If you like the idea of being an “ally” then go talk to ten people of color and ask them how they feel about you being their “ally”. Listen. Really listen. Dig deep into the recesses of your self-control and let people of color tell you what that means to them. I believe having actual conversations with actual people who actually experience oppression would be very eye-opening for dominate culture to experience.

I truly believe in all of humanity being made in the Image of God. Let that infinite worth by the power of the Holy Spirit rise up in you and let it lead you to reveal the things hidden in your heart that maintain our White Supremacist culture and may She guide you to persevere in the dismantling of racial oppression. I believe in you.

With heart-breaking and bold love,
Rebecca

essay originally posted here.

hope and patience

“The Christian must be assured that God is fighting against it [suffering and evil]. God must be an enemy of all those who in “sloth” put up with evil. Hope, then, as seen in the minds of the slave preachers, is not patience but impatience, not calmness but protest.”

James Hal Cone, Black Theology and Black Power, inspired by the words of Jurgen Moltmann in his Theology Of Hope.

English: Resurrection of Christ

English: Resurrection of Christ (Photo credit: Wikipedia)

In his work, ToH, Moltmann points to hope in the Resurrection of Christ as a starting point of doing Ethics and theology. There is a great difference between people who are filled with hope (and act on it), and those who do not. Here, I am not referring to bourgeoisie notions of hope in middle class stability. For Moltmann, and Cone, and for myself, this hope is grounded in Christ, and the New Creation. We discover a picture of the New Creation in Revelation where persons from every tribe, nation, and tongue gather together to worship Jesus. White Supremacy as a grotesque Anti-Christ system is one of the bodies that seeks to resist the New Creation. Ultimately, it is my hope in the New Creation, and the King, Jesus the Messiah that drives what seems to be my “impatience” and the dismantling of White Supremacy. When one talks about patience, it would be best to discuss first what are they waiting for, what are their hopes?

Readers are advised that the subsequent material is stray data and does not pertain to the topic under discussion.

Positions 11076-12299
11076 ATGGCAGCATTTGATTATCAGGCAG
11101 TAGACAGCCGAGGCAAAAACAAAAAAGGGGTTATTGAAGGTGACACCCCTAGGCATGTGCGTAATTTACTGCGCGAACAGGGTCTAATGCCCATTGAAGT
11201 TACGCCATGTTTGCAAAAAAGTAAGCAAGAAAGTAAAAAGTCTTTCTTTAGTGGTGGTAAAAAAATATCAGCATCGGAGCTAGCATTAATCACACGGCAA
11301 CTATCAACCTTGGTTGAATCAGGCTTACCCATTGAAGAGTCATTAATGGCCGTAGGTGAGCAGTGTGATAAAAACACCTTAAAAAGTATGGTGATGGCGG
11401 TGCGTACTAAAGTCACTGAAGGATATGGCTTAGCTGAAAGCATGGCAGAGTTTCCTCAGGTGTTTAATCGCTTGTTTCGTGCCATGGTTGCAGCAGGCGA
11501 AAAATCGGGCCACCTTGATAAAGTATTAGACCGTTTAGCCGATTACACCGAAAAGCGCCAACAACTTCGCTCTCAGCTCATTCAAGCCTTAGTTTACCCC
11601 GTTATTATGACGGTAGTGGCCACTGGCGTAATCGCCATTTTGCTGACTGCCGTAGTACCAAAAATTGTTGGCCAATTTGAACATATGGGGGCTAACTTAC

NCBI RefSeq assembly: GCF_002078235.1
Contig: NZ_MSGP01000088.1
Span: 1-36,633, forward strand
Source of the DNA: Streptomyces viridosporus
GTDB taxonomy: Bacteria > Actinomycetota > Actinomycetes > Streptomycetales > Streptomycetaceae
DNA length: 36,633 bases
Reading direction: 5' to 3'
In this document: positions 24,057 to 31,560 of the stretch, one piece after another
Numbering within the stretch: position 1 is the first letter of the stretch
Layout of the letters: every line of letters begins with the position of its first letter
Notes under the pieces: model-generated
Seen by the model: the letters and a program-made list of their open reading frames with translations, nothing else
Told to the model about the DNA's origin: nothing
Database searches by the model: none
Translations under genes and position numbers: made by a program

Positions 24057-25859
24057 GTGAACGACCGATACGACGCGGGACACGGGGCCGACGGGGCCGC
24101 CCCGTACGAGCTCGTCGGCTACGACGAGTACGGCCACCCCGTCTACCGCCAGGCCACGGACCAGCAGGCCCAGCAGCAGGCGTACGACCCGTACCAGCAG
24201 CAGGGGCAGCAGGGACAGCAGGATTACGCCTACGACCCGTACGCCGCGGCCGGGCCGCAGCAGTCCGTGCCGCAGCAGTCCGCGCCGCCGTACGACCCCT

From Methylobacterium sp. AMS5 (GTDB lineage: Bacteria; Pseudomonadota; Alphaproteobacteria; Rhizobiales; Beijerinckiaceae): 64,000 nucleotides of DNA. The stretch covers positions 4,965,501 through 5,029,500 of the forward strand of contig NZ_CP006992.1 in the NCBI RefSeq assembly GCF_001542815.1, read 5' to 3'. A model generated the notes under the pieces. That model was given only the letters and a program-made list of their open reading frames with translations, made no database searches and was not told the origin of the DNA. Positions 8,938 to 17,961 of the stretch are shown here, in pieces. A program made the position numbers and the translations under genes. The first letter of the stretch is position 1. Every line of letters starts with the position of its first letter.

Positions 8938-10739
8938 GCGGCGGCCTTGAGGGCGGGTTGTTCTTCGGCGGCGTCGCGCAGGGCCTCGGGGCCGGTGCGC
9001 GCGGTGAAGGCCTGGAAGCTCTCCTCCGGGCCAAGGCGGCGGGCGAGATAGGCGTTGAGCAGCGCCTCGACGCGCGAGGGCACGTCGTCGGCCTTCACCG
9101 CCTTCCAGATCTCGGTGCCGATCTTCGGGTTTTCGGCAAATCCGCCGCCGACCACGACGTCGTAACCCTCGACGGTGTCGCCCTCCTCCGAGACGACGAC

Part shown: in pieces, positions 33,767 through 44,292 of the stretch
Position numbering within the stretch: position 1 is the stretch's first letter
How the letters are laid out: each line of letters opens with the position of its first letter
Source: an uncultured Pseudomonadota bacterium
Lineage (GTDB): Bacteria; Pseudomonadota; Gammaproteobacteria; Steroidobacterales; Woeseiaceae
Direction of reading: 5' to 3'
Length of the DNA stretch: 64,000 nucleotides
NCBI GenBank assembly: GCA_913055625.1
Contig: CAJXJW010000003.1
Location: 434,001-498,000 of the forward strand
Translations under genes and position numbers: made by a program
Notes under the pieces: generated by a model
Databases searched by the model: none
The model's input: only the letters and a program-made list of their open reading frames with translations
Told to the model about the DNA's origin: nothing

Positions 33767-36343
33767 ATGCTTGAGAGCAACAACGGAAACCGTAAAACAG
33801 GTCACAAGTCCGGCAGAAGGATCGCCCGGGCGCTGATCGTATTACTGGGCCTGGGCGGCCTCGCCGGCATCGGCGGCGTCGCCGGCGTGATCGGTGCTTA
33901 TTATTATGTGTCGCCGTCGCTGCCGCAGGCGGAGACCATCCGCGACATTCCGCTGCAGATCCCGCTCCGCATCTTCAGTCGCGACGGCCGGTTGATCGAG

What I have learned the past several months is that I need to maybe start writing about what I hope for more often. I’ve learned that I have an angry, rational, scientific side that has comes with a “the devil may care” attitude, and its shown itself when I write on topics such as racism, rape culture, or ableism. I have also learned that I have a more pastoral, hopeful & encouraging writer side that I do not rely upon too frequently. Part of my planned New Year’s resolution will be to work with both sides more evenly in 2014.

The other impetus for this post is my re-reading tonight of James Cone’s Black Theology and Black Power, and catching somethings I hadn’t before. Cone says “To know is to be responsible.” While Cone is discussing white persons and the history of white supremacy, if knowledge means responsibility, this means that it is everyone’s duty to be anti-racist. Now, many will still claim ignorance as an excuse, and may even say it is the job of Persons of Color to teach them about anti-racism. But this is an impossible position for Christians who desire to be anti-racist. Why? Because in the New Testament, we are taught that all burdens are to be shared in the community (Galatians 6:2). No one individual or group of people should have to have such a great task put on them. On the other hand, many POC and white persons have intricate understandings of how racism functions as an Anti-Messiah, sinful system. Just as holiness and the sharing of burdens happens in the context of community, so should anti-racism happen in the context of what Cone calls “creative discipleship.”